I’m in the midst of a story at the moment about a man who, incidentally, is terrible at goodbyes and, naturally, am borrowing from myself. My discomfort with goodbyes is probably the closest I get to morbidity (and I’m perfectly at ease with the notion of death, FYI; really doesn’t bother me; my own, that is). I absolutely hate goodbyes, which results in my blanket denial of them. I seem to always mutter, ‘but I’ll see you again, I’m sure’ into a person’s shoulder mid-hug, even in the most unlikely circumstances, and while they (perhaps someone I’ve met in an acute scenario; I’ve spent three intense days with them in Asia, or something) are embracing the actual, obvious reality of having to part ways with sadness but competence.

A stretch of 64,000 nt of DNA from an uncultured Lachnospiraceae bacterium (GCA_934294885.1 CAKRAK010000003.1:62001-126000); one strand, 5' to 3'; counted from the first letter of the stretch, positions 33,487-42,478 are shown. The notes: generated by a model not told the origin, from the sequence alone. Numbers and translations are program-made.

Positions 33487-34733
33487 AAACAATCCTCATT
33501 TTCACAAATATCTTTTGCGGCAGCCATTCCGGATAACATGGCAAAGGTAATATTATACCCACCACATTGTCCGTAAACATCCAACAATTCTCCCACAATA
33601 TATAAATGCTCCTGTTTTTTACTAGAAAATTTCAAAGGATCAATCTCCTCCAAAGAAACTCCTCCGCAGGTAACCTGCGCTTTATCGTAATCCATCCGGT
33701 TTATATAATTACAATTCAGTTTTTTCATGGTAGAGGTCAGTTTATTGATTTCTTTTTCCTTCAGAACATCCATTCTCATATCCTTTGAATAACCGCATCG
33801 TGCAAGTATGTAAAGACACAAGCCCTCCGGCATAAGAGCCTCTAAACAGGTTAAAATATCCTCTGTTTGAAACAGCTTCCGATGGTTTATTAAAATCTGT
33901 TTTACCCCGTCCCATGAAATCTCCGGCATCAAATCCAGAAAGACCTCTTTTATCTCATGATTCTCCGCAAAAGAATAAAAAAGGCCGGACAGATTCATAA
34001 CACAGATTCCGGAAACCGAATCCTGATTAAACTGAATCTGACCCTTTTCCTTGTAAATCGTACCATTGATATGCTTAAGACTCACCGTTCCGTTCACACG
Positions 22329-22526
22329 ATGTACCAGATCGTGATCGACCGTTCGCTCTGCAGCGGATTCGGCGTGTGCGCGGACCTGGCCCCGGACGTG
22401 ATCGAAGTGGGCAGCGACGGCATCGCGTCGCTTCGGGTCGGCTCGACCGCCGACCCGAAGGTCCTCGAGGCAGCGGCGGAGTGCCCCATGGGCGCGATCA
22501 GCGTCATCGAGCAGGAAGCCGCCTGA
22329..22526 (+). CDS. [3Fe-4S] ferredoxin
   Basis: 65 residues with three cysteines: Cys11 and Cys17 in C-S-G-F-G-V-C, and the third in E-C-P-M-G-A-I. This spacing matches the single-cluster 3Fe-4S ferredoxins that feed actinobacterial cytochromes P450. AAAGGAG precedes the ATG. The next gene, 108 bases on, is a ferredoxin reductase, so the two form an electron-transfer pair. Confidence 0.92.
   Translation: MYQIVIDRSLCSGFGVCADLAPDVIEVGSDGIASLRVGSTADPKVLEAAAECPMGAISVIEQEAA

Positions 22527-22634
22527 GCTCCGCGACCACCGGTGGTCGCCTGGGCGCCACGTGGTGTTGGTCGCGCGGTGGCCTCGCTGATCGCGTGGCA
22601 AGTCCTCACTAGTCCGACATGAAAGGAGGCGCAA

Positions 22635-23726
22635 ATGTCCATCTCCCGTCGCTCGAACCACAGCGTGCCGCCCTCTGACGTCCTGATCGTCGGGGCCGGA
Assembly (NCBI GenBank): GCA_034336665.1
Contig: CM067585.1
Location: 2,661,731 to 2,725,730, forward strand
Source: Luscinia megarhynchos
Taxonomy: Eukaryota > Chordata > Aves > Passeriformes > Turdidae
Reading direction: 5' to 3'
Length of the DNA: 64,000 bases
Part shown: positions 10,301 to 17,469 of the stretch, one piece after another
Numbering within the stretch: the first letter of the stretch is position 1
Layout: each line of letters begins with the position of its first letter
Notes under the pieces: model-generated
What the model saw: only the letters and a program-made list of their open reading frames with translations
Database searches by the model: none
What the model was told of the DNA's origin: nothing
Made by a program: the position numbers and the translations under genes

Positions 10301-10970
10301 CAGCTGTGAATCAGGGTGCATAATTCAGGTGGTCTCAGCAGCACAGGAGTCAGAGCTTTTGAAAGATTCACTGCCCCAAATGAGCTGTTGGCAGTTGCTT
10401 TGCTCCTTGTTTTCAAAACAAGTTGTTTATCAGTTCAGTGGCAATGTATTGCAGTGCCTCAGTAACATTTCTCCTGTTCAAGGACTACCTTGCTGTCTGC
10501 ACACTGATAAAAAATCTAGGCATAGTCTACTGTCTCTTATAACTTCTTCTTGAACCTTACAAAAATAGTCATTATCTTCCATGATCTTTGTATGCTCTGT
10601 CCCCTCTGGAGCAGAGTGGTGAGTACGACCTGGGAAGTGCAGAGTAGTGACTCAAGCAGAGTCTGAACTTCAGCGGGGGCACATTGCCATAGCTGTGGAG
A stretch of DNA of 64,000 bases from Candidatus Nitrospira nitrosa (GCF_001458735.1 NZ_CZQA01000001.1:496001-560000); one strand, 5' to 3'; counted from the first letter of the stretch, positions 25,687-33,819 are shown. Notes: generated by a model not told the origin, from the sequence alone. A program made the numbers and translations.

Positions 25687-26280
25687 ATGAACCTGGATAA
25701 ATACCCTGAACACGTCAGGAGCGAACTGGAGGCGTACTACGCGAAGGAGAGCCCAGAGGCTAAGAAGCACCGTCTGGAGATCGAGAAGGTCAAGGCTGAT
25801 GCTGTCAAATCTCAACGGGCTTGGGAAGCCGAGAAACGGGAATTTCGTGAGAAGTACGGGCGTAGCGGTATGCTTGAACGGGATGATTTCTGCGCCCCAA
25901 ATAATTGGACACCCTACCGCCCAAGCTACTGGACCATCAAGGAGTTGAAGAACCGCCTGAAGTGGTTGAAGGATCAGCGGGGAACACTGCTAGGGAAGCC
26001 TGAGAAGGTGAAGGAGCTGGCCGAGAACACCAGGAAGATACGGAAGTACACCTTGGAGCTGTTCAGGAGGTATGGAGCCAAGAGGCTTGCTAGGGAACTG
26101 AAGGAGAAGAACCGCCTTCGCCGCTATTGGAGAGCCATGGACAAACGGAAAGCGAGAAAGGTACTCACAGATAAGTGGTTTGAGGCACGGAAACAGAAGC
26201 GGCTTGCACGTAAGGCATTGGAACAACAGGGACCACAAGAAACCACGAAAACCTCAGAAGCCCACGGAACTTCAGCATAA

I’ve come to the conclusion over the last ten or so minutes that Bali is a place of beginnings and endings, actually. Sometimes subtle ones, sometimes exciting, chest-filling, brave, forward-knowing ones and sometimes heartbreaking, lonely ones. A few days ago, when a treasured friend seemed to completely let go of me, disappearing in a haze of (for me) confusion and sadness, I said a heartfelt hello to the beautiful Javanese artist I’d met last year in a nearby café, after searching for him online over the last couple of days and deciding to look, ultimately, in the exact place I’d originally met him (well, the first place in which we’d actually spoken, not counting the brief sighting of him watching me in a club while I danced with another man last year; though even then I knew something was going to happen; that we’d meet or something another time). He is a painter and a tattoo artist, booked up for months, and yesterday (me having caught him on his day off) helped me bring to reality an idea, but in his style I’d so loved, and which I’d subconsciously been waiting a year for.